It’s no big surprise that young children first learn language by listening to adults talk to them. Nor is it a surprise that reading aloud to kids is important to their success, both in school and work. What might be a bit more surprising: Picture books have, on average, around 70 percent more unique words than conversations directed at kids, according to a new study, suggesting that reading to kids could help improve their vocabularies.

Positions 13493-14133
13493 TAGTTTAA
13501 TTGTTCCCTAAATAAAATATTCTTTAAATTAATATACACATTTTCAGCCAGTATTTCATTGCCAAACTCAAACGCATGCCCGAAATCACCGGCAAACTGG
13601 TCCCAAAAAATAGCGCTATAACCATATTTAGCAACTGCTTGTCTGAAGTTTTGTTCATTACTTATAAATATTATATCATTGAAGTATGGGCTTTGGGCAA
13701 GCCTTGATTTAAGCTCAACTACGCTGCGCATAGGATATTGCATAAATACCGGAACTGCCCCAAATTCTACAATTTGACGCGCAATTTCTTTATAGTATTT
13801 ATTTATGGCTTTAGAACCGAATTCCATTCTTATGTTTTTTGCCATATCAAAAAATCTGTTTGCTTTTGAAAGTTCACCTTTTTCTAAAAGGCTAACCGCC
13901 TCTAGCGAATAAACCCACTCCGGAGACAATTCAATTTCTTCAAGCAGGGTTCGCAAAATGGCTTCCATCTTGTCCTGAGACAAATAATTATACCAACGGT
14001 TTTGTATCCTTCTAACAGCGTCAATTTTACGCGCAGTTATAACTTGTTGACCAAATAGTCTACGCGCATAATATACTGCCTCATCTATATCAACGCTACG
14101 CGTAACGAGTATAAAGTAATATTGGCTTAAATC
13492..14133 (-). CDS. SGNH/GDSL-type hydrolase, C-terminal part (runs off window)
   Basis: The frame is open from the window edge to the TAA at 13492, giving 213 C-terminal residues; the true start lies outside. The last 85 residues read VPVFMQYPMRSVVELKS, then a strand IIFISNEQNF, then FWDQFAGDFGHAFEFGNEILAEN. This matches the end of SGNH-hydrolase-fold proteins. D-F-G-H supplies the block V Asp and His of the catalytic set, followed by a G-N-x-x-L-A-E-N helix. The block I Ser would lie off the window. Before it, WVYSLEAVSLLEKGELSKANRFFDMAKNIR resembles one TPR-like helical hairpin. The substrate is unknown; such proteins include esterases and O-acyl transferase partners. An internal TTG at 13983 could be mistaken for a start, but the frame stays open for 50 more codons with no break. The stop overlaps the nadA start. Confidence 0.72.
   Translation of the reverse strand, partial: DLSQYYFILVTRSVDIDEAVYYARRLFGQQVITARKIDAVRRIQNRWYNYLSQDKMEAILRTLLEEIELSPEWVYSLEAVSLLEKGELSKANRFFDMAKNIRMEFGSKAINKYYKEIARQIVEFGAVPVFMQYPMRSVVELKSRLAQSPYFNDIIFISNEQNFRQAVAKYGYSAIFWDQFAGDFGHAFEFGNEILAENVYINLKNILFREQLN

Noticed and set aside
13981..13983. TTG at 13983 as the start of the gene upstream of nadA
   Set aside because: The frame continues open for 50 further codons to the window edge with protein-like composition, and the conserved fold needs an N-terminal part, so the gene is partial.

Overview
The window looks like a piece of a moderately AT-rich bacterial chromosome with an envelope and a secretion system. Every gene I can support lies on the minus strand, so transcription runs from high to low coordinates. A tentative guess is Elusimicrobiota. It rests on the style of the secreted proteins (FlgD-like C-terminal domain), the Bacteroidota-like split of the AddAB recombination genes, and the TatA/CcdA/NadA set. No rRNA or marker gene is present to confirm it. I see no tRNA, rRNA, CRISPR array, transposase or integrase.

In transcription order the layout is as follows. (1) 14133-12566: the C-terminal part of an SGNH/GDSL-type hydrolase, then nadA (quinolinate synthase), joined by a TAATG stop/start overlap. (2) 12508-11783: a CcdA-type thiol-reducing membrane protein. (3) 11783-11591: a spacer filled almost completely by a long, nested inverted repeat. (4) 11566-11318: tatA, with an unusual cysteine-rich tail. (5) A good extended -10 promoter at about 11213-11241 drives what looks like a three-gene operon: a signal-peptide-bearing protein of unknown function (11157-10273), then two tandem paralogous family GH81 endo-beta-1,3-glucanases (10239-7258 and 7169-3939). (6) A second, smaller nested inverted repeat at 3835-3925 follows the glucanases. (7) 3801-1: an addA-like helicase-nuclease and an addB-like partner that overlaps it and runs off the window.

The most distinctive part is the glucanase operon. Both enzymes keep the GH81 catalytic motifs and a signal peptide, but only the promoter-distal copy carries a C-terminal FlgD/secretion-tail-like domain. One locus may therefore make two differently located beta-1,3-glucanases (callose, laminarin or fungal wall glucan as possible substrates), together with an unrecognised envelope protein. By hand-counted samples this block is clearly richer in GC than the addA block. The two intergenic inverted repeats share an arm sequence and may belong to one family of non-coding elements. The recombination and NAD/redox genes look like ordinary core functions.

“A large literature indicates that talk directed to the child—rather than adult-adult or background talk—is the core data on which early language learning depends,” Indiana University psychologists Jessica Montag, Michael Jones, and Linda Smith write in Psychological Science, and research on early language learning has focused much attention on conversations between parents and children. At the same time, a few studies have shown a link between parents reading to their children and early vocabulary learning, though no one seems to have investigated exactly why that is.
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